Fast-forward more than a decade to 1985. I was back home in St. Louis when The Rocky Horror Show, starring Wendy O Williams as Magenta, began a six-month run at the Westport Playhouse. I knew Wendy O Williams mostly by her wild reputation with the Plasmatics but had never seen her actually perform.
I decided to take in the show, and after it was over, an acquaintance working at the playhouse asked if I was still doing close-protection work. Generally, I was vague about what I did, so I said something like “maybe” or “occasionally.” He asked if we could go to the plaza to have a drink and talk. I agreed but only to water, as I was packing my pistol.
The Job: Protecting Wendy O Williams
My acquaintance explained that a fan was seemingly obsessed with Wendy O Williams. He was at every performance and tried to sit on the aisle so he could be close when she came into the audience to sing the opening song as Trixie the Usherette. He left notes and hung around outside the theater after the performance. A couple of times when Wendy was away from the theater shopping, he was seen following her, and he had asked the box office for her address so he could “send her flowers.”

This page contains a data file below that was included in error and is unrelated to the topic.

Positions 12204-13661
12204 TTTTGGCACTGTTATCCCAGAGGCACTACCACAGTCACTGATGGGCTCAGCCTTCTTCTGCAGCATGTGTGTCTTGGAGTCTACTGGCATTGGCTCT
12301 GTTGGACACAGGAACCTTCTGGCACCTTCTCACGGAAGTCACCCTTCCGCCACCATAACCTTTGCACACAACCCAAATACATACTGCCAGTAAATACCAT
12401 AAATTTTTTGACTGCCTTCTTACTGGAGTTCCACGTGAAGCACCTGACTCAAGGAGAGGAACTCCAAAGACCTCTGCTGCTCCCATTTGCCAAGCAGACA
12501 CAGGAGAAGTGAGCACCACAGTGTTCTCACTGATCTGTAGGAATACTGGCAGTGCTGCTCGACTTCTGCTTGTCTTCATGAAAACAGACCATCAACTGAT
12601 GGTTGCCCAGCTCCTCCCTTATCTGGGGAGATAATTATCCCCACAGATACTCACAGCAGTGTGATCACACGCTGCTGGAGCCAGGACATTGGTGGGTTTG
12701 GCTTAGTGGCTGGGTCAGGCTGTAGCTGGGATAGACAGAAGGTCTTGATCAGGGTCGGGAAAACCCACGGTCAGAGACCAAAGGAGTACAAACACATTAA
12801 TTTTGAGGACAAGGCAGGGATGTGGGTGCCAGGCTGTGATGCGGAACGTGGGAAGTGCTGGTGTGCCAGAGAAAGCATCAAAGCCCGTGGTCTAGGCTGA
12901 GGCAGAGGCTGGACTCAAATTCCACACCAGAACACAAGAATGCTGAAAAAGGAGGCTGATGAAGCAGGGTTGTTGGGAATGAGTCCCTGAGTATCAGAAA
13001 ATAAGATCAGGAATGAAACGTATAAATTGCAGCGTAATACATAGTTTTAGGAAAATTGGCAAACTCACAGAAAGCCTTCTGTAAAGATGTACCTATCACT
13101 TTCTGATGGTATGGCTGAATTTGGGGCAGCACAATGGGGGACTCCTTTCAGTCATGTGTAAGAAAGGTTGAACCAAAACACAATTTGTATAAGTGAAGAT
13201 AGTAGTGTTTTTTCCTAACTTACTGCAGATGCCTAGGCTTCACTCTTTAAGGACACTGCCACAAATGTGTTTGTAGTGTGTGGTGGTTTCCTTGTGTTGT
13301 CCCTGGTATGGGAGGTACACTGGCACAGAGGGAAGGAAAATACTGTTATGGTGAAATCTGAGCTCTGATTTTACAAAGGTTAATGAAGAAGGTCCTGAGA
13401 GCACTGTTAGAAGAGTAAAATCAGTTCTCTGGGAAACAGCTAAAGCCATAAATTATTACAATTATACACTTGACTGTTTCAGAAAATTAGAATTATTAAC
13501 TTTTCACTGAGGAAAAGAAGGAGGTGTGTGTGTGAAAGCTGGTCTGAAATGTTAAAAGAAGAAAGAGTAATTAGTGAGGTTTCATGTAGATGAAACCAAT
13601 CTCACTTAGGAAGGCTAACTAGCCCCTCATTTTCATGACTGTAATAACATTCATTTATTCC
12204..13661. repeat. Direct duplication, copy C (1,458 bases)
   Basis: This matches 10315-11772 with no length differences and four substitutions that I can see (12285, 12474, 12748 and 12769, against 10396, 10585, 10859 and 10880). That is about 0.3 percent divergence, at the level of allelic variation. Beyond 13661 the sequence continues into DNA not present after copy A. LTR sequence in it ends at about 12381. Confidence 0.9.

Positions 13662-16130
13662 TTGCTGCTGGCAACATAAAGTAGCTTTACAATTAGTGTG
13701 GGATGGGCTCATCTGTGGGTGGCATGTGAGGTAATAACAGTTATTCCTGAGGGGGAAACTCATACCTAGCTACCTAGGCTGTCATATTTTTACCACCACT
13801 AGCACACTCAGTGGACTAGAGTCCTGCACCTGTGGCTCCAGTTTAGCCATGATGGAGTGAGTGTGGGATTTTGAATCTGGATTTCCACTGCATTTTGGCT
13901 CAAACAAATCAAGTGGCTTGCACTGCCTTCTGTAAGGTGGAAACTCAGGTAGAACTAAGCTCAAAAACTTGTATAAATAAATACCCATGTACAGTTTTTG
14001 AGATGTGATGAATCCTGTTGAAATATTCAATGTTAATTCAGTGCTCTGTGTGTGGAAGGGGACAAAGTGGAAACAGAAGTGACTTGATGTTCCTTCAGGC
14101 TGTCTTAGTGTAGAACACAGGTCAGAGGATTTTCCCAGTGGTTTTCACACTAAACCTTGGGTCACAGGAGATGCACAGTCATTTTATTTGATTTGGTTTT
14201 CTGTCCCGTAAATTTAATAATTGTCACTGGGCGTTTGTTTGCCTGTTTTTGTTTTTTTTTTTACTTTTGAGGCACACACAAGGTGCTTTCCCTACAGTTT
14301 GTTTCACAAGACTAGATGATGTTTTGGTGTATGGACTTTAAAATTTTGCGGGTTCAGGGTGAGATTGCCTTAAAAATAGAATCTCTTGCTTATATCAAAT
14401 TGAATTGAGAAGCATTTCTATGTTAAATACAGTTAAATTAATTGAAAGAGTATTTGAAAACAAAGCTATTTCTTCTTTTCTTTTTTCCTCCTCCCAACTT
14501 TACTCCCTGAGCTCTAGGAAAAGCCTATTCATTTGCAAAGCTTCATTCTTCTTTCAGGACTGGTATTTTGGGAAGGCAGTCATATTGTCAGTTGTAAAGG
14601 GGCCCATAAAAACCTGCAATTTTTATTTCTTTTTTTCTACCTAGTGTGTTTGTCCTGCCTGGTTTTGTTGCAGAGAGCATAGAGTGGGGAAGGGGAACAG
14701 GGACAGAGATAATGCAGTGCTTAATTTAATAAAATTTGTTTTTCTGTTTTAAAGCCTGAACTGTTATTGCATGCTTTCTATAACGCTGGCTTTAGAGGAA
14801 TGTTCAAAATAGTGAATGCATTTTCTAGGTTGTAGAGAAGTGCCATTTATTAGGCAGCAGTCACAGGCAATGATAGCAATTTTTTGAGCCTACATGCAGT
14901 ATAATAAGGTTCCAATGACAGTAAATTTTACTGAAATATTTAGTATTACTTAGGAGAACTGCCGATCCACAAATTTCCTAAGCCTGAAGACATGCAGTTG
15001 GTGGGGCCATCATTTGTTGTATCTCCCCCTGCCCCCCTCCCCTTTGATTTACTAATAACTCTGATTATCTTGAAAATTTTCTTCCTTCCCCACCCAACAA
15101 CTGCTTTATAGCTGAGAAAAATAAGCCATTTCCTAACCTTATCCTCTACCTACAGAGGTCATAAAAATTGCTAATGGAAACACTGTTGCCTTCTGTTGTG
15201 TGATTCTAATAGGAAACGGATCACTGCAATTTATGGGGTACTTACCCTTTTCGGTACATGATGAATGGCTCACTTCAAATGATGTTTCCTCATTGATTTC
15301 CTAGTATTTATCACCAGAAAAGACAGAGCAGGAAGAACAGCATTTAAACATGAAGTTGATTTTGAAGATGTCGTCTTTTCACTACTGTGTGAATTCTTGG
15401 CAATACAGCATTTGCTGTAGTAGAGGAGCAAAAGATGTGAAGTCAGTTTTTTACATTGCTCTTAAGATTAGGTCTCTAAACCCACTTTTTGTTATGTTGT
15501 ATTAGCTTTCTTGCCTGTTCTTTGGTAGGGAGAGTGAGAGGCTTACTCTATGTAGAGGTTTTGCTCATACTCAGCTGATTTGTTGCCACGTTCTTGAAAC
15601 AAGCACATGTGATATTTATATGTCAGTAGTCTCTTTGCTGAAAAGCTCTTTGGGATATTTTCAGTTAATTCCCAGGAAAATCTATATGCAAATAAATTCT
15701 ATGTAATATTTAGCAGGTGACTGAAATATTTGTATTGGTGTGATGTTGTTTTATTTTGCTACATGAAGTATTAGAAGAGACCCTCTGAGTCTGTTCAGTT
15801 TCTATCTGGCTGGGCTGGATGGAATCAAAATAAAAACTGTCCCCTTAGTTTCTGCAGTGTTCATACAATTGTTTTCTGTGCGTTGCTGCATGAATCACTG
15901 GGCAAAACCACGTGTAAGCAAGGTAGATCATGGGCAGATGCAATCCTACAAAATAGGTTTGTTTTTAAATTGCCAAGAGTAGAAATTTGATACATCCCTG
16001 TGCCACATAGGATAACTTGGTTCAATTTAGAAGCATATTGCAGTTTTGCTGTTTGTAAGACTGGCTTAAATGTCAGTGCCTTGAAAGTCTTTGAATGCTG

When I asked if he had made any overt threats or tried to touch her, my friend said no. In fact, he said, they were actually more worried that Wendy might get fed up and attack the stalker, resulting in a lawsuit and bad publicity for the playhouse. That wasn’t an unreasonable fear, as Wendy had attacked a member of the paparazzi in Chicago in 1981.
The bottom line: My acquaintance wanted to hire me for a few days to do a threat assessment of the stalker and maybe help discourage him. He couldn’t offer my usual day rate, but I’d get free aisle seats close to the stage every night and an extra pair of tickets to give away or sell. I’d also get a small stipend.
Although I had done some rock concert security in grad school in London and filled in once or twice to help friends who minded rockers, it wasn’t the type of protective work I normally did. First, I was about 6 inches shorter and 50 pounds lighter than a usual minder. Still, it sounded interesting, so I agreed to a one- to two-week gig. There were eight performances per week, including 7 and 11 p.m. on Fridays and Saturdays. The playhouse was dark Monday. Although the target of my interest didn’t make every performance, he was typically at three or more per week.
Before the performance the next day, I was introduced to Wendy, who was more quiet and pleasant than her stage persona. I liked her. She basically told me she’d handled a lot worse than him in her career. I believed her. Still, I explained that my job was to make sure she didn’t have to “handle” him. We explained that I’d be in one of the first two or three aisle seats and backstage after the show. When we parted, she asked if I was carrying a gun. I said, “No, not today.” Actually, I was, but I believe the only time anyone needs to know that is if I have to use it.